Font Size

- Aa +

Fri 7 Dec 2012 10:10 AM

Font Size

- Aa +

Rights group slams Qatar poet jail term

Human Rights Watch says life sentence undermines Qatar's image as 'free speech haven'

Rights group slams Qatar poet jail term
Qatar Emir Sheikh Hamad bin Khalifa Al-Thani was said to have been the subject of disparaging passages in the poets poems. (AFP/Getty Images)

An international human rights group has slammed a Qatari court’s life sentence for the poet Muhammad Ibn al-Dheeb al-Ajami, saying it "violates the right to free expression".

Human Rights Watch said putting Ibn al-Deeb on trial "badly undermined Qatar's efforts to present itself as a free speech haven".

HRW said in a statement that the court’s two-line written judgment on November 29 made no reference to any law that Ibn al-Dheeb is alleged to have broken, although the prosecution claimed during the five-minute hearing that he had called for a revolution in Qatar.

Ibn al-Dheeb was not in court and according to his lawyer the judge prevented him from entering any defence or responding to the prosecution’s claims.

In a January 2011 poem titled Tunisian Jasmine, Ibn al-Dheeb expressed support for the uprising there. He previously had recited poems that included passages disparaging senior members of Qatar’s ruling family.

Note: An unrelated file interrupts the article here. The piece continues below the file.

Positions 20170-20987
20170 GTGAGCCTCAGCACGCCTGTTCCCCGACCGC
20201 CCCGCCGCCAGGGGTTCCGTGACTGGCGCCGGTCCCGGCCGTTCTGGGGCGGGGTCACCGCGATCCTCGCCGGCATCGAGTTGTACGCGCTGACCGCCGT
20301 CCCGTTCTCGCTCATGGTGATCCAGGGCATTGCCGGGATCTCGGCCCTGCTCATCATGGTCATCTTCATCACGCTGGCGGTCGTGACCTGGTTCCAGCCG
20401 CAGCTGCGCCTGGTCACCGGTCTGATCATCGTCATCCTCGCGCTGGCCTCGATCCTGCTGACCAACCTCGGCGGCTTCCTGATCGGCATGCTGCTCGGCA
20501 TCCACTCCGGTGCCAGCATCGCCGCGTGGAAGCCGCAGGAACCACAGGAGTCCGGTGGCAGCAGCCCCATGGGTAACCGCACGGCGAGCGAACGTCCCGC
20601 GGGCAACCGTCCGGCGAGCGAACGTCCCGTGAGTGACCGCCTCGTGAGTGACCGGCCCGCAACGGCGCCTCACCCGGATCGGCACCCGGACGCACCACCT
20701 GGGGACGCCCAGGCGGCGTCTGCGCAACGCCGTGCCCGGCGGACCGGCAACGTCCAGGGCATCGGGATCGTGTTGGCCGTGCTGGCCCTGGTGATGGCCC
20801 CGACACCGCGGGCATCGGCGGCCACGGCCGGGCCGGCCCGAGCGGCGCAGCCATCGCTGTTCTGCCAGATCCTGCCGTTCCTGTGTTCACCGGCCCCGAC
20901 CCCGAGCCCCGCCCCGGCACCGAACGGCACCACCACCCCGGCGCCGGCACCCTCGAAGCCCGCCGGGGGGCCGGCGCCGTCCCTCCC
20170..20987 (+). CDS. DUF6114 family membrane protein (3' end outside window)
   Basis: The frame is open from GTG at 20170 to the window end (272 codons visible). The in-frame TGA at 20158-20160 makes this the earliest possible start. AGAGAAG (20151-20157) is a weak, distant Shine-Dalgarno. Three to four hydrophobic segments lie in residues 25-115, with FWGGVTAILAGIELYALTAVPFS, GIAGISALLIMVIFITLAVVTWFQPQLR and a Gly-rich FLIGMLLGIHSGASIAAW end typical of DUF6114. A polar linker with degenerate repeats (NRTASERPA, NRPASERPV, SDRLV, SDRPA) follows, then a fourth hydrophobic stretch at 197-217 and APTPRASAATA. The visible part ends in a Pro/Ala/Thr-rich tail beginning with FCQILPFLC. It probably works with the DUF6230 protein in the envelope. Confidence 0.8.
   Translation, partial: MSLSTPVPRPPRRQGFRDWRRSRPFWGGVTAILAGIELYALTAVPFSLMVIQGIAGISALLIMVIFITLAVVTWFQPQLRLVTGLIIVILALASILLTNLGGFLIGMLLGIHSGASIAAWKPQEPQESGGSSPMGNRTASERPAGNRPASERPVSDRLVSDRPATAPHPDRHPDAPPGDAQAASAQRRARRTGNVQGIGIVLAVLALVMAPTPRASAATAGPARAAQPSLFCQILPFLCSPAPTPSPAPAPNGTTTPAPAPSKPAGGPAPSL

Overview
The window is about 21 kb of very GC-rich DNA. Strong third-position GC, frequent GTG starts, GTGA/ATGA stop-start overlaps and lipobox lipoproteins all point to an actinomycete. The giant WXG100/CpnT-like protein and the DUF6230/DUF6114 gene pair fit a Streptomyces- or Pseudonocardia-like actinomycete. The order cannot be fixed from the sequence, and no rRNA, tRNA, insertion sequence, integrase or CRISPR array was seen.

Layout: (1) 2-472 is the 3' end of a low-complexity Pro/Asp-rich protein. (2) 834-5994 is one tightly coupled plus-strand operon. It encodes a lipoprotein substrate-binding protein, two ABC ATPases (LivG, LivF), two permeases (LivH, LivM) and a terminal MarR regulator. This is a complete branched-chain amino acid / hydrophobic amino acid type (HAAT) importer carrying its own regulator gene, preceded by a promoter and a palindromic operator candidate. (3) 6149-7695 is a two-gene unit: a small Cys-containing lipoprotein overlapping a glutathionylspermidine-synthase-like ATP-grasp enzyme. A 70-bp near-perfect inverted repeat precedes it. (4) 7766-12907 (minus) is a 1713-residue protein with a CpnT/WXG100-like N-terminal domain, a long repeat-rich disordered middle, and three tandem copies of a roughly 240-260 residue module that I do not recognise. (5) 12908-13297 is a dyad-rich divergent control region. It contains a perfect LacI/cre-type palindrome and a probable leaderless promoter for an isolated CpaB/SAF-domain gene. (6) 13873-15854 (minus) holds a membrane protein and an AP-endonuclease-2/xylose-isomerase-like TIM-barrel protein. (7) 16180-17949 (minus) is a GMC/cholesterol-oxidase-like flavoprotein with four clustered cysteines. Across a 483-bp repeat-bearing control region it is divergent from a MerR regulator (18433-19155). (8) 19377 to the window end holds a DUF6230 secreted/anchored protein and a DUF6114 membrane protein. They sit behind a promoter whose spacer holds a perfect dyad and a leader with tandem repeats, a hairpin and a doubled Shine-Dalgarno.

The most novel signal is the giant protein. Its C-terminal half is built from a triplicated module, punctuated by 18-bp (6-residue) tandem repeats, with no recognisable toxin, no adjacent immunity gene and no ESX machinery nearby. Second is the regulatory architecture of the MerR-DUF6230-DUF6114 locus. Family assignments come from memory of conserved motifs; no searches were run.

“Qatar, after all its posturing as a supporter of freedom, turns out to be determined to keep its citizens quiet,” said Joe Stork, deputy Middle East director at Human Rights Watch.

“Ibn al-Dheeb’s alleged mockery of Qatar’s rulers can hardly compare to the mockery this judgment makes of the country’s posture as a regional center for media freedom.”

Ibn al-Dheeb has been in detention since his arrest on November 17. Qatar’s judiciary reportedly charged him two days later with “inciting the overthrow of the ruling regime,” but HRW said it is unclear on what basis the court convicted him.

In June, it was reported that a draft media law approved by the State Cabinet would prohibit publishing or broadcasting information that would “throw relations between the state and the Arab and friendly states into confusion” or “abuse the regime or offend the ruling family or cause serious harm to the national or higher interests of the state".

Violators would face stiff financial penalties of up to QR1m ($275,000).

“Ibn al-Dheeb’s conviction is evidence that Qatar’s rulers regard the country’s constitution and treaty obligations as meaningless words,” Stork said.